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Finished Broken Age (Act 1). Took me 3 and a half hours to finish it and well, I was a bit disappointed really. Puzzles were so easy they might as well not exist. Also, not a fan of the "stool sample" humor. I will be playing Act 2 at some point when it's released, simply because I hope they'll get their act together and make something decent in the end, and not because I'm curious about the story... it wasn't good enough that I'd care about it.

2014 list:
- Splinter Cell Blacklist
- Borderlands DLC campaigns
- Aliens - Colonial Marines
- Borderlands 2
- Assassin's Creed 4: Black Flag
- Broken Age - Act 1
Post edited February 08, 2014 by Aningan

The Witcher 2 - Always thought I had finished this one ages ago, but as it turned out I didn't. Likely put it away because of the fov, which was a tad too narrow for my taste. Good thing, by now there is a mod on Redkit to change it. Apart from the fov, the game is a double edged sword imo. Some things are done really well, like the stunning graphics, the good voiceovers, the music and the main story. Other things are quite bad, like the toned down skilltree, combat, the menu/interface and the typical juvenile take on sex. Basically it's an obvious console port of a typical action-rpg with it's strong point being that it's very pretty and that it has an interesting main storyline.

Complete list:
Post edited February 08, 2014 by K_1269
Finished Rayman Origins (including Land of the Livid Dead)

Just a spectacular platformer. I initially thought the controls were a little slippery, but after finding the right config (WASD to move, Right Alt to sprint, P to jump, L to fight) it all came together beautifully. Great artistic design, music and imagination in this game. The gradual increase in difficulty was very fair, but damn, the last two Ruby Teeth chase levels were quite challenging...and Land of the Livid Dead, well...a great, big FUCK YOU to that level. Will definitely be picking up Rayman Legends during a Steam sale.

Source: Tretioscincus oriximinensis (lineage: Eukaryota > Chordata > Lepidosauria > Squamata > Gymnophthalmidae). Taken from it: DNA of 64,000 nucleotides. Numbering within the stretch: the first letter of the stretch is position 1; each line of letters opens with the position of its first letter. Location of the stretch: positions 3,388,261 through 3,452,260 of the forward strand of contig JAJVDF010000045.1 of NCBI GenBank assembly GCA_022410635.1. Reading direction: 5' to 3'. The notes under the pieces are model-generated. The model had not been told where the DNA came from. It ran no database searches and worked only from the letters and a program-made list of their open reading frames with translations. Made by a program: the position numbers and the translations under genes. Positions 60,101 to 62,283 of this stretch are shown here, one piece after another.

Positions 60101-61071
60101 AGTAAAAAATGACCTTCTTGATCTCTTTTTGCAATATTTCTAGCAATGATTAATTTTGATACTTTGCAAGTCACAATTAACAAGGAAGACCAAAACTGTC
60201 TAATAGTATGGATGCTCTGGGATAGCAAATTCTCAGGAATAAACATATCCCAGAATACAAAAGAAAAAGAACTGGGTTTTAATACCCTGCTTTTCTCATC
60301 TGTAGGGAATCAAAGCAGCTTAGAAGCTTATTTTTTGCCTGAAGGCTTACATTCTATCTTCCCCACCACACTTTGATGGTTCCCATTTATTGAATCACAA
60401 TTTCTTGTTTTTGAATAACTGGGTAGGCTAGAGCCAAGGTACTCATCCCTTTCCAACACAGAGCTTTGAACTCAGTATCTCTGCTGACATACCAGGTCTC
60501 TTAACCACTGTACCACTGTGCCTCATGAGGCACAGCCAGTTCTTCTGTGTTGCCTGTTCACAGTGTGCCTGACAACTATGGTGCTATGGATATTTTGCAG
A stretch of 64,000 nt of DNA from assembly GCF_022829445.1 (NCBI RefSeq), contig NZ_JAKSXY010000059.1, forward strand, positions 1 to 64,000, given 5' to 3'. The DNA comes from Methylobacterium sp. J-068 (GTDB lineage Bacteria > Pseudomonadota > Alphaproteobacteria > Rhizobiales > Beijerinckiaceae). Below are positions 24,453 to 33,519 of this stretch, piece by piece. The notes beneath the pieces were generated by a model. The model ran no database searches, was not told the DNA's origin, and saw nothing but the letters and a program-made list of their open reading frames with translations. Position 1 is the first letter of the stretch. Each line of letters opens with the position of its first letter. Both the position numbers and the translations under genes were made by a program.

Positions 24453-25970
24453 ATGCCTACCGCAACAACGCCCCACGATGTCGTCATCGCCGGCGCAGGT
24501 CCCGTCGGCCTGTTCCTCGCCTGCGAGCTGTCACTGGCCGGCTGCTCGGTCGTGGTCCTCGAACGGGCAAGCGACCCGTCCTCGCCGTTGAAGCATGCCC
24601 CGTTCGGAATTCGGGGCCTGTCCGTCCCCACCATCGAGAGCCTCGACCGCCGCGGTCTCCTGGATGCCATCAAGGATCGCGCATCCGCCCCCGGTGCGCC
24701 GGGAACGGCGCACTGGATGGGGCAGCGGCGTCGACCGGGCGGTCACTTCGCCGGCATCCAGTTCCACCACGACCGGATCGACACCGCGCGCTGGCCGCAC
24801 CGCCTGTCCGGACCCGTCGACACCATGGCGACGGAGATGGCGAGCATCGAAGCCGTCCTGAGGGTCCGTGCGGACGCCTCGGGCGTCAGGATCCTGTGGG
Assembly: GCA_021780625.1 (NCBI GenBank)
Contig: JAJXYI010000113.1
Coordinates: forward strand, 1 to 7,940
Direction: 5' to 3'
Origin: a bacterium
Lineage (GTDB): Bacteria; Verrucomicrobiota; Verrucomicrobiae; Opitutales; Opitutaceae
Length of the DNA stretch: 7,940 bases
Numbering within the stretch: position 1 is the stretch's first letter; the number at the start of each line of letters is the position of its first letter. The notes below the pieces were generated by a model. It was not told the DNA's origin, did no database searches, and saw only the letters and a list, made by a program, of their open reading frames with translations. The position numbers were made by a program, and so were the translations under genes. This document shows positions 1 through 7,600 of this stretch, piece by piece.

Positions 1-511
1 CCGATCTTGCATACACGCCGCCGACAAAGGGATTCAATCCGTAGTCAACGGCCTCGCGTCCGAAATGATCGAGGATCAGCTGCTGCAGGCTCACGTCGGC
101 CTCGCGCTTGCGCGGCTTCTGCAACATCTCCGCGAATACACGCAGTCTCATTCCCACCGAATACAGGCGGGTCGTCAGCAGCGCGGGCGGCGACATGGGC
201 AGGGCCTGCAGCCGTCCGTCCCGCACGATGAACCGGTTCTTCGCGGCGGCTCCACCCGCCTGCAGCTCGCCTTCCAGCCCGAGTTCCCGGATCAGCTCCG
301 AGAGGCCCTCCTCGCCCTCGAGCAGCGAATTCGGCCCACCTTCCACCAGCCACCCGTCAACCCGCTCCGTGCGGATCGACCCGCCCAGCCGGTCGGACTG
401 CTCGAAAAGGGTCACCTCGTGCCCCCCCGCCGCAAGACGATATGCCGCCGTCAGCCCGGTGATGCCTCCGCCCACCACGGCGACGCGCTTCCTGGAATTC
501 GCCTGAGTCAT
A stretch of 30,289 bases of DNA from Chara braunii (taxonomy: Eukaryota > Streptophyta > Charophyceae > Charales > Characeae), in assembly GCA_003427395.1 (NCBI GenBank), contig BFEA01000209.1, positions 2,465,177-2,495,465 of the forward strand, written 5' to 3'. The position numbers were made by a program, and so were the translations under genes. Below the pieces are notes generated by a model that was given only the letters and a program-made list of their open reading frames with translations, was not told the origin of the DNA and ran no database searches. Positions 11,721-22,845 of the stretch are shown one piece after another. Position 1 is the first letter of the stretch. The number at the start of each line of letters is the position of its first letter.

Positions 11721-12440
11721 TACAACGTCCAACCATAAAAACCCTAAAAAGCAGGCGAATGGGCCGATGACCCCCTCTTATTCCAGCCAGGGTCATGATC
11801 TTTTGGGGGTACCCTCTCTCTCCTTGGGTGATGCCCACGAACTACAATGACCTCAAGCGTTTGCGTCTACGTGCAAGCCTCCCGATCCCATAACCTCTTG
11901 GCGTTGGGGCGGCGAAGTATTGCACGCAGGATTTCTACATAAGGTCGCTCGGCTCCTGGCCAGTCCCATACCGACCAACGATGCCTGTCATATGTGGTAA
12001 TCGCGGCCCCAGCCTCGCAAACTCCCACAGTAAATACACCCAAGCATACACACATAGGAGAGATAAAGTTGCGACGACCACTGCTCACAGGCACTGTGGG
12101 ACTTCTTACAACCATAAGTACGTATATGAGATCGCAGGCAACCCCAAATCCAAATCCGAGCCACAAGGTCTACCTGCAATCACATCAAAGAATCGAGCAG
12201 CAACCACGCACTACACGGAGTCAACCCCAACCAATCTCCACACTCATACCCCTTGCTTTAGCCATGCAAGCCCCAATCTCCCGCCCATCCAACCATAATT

Finished Faerie Solitaire. It was awesome. Best card game that includes fairies and a narrative voice over.

(I really did enjoy it.)
The RPG Maker Horror-thon continues! This time with Killer Bear and Paranormal Syndrome!

First, Killer Bear - a party is thrown at some kid's house and a bunch of his friends come over, when *DUN DUN DUN* a mysterious caller, the titular "Killer Bear" interrupts the fun threatening to kill off every one of you one by one. No, it is not an actual bear, as kooky and awesome that would be, but just a dude in a stupid bear mask with a machete or something. Not much to say about this one, it's alright, but nothing special. There are seven different endings you can get, and I will say they all are interesting in their own way. I also should note that we never see the "Killer Bear" in question at any point during the game until you arrive at one of the endings in the game. Surprisingly, no real jumpscares or an actual sense of personal danger of any kind, since you yourself never can actually die save during a few of the endings. The real tension comes from trying to save others from being killed, and yes it is possible to get an ending where nobody dies though it does take a bit of trial and error and knowing that you can actually move at certain points where you never thought you could. A brief bit of entertainment but nothing essential.
2.5 / 5

Next up, Paranormal Syndrome. I should preface that this was a bit of pain to get running at first. Even though the game is (mostly) translated in English you still need a Japanese locale running, and Japanese language drivers downloaded and installed otherwise everything in your game's folder will look like a bunch of garbled symbols and won't run. I ran into the same problem when testing Yume 2kki and Yume Nisshi to see if they'd start up. But that's out of the way and now my Windows folders and menus have been invaded by Japanese characters everywhere! Anyway this game would seem to be among the more obscure RPG Maker horror games, with no reviews on any website I could find, no main page for the game, just a page with someone's translation and a mediafire link to download. I honestly was actually surprised to find a walkthrough of the game (which I needed to use for a few points). It definitely deserves more attention since it's really good 'n' stuff. The most prominent attention I've seen it get is ManlyBadassHero's LP of the game (actually had to use his video to figure one part of the game when the guide started being vague in its directions).